Tip O'Neill's service in the U.S. House of Representatives began in 1953 (he had been elected in 1952) representing Massachusetts's 11th district (succeeding John F. Kennedy who was newly Senator-elect). He became Majority Whip in 1971, was House Majority Leader from 1973 to 1977, and was Speaker of the House from 1977 until his retirement in 1987. To those of us who still remember those days, he is one of the most colorful and prominent leaders from late 20th century U.S. politics. Ideologically, he was strongly Liberal, with strong views against the war in Vietnam, and he favored Democratic proposed programs such as universal health care and jobs programs.

After serving in the House beginning with the Eisenhower administration, continuing through Kennedy, Johnson and Nixon, and having held leadership positions in the House during the administrations of Nixon, Ford and Carter, Tip O'Neill was at the apex of his career, the most senior Congressional leader in Washington D.C., leading the Democrat-controlled House as Republican Ronald Reagan took office following the 1980 election.
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37 of 52 people found the following review helpful By Patrick L Metcalf on October 25, 2013
Format: Hardcover
The concept of this book is fantastic. Never have we been more in need of dynamic political leaders who could reach across the aisle to compromise and find solutions in the best interest of the nation, and Reagan and O'Neil did just that. But this book is a guerilla autobiography about Chris Matthews. There are a few interesting points, some really long dull sections, lots of Matthew's partisan rhetoric, and some pretty scant research. The bulk of the info on Reagan came from Reagan's diaries, which are obviously available to the public. The title should be "Chris Matthew's talking about how awesome he thinks he is, and how much he likes Tip O'Neil and dislikes Reagan". It's fairly absurd that someone so partisan and so willing to say stuff that is utterly unfounded is trying to lecture anyone on how both sides need to come to the middle. Frankly, Matthews should take his own advice. Maybe his ratings would improve. In a word, I would describe this book as "disappointing".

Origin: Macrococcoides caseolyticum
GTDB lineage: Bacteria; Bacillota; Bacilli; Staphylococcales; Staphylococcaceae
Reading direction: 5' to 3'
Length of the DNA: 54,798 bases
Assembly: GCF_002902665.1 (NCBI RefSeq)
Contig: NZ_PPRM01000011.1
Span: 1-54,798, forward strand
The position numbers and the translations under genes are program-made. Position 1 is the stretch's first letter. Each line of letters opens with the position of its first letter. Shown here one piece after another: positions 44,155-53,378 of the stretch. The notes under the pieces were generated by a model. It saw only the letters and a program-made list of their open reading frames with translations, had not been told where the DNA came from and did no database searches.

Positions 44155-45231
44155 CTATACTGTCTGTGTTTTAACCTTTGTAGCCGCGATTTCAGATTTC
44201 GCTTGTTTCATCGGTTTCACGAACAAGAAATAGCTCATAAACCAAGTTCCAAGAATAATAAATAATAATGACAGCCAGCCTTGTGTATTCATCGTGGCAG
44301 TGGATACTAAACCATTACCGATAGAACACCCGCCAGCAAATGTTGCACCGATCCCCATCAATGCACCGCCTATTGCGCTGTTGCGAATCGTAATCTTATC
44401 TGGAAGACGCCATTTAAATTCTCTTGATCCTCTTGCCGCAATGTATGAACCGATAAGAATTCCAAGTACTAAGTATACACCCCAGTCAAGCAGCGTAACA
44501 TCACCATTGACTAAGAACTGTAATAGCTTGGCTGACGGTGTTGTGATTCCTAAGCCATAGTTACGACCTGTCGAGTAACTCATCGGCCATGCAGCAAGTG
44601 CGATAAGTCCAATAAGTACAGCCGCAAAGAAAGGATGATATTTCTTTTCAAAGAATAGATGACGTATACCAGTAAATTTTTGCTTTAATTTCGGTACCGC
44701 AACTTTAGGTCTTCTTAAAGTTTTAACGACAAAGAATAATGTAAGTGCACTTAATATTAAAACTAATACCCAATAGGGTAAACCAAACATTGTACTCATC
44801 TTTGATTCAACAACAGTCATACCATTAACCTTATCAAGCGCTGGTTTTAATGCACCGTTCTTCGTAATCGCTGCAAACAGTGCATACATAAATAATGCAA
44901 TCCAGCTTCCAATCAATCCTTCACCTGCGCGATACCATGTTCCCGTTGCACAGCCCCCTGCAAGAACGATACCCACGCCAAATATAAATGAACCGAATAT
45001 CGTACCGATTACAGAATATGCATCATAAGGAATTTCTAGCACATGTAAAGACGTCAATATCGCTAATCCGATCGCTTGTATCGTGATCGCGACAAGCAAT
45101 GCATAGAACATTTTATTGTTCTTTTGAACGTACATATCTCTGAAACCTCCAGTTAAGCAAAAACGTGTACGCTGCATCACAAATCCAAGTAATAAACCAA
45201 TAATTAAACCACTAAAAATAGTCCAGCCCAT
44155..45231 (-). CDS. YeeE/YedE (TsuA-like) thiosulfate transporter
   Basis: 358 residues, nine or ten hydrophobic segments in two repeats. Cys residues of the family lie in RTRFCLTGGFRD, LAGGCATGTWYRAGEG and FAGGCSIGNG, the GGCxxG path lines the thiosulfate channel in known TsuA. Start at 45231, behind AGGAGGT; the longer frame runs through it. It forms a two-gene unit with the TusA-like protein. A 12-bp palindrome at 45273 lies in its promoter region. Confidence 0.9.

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4 of 5 people found the following review helpful By Gary Young on December 2, 2013
Format: Kindle Edition Verified Purchase
This book was a disappointment. It only scratches the surface - just bullet points. Seems this was a rush job (no pun intended) to take advantage of the dynamics of the current political situation for book sales.

Also, I am left wondering whether this should be titled CHRIS MATTHEWS and Tip and the Gipper. This tendency for the writer to insert themselves in the writing of their subject(s) is disturbing. You are left wondering whether he is documenting a relationship or superimposing an analysis. Would this have been the same if the current political situation displayed a different manner of discourse among politicians.

His Kennedy was much better and very informative.
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5 of 7 people found the following review helpful By Carl Burkhardt on October 25, 2013
Format: Kindle Edition Verified Purchase
I found the book Tip and the Gipper very interesting. This was a president and speaker who from 2 compleely different parties put the welfare of the country ahead of political goals. Much can be learned especially because of the recent government shutdown and the budget crisis because men in the same positions as Tip and the Gipper refused to act in the nations best interest and held firm to party goals.
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17 of 25 people found the following review helpful By Mr. T.W. Hughes on October 24, 2013
Format: Kindle Edition Verified Purchase
Actually disappointing read. I finished the book but the lack of details, of interesting stories, etc. left me sorry I had purchased it. Too much about the author and too little in the details and/or interesting stories.
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28 of 42 people found the following review helpful By skatze on October 2, 2013
Format: Hardcover Verified Purchase
Matthews has managed to write a book that crosses political parties. Whether you're a liberal Democrat or conservative Republican, this is a must-read! I think it's Matthews' best. I felt transported to Election Eve, 1980. You can feel what it must've been like to be with Carter as he was waking up to his huge defeat. The book's timing couldn't be better. I found it astonishing to see how these two men, Tip and Reagan, could come from such different political ideologies and still have such respect for each other. They made the people's business...work! Matthews manages to give such a balanced view and shows such reverence for both men that even loyal Fox News viewers or Rachel Maddow watchers will want to read this. I just bought three of these to give as gifts. It would benefit President Obama, Speaker Boehner, and every congressman to read this...and think.

By the way, when someone writes a review of "any" book on Amazon but doesn't choose to purchase that book through Amazon, it raises total suspicion as to anything you have to say.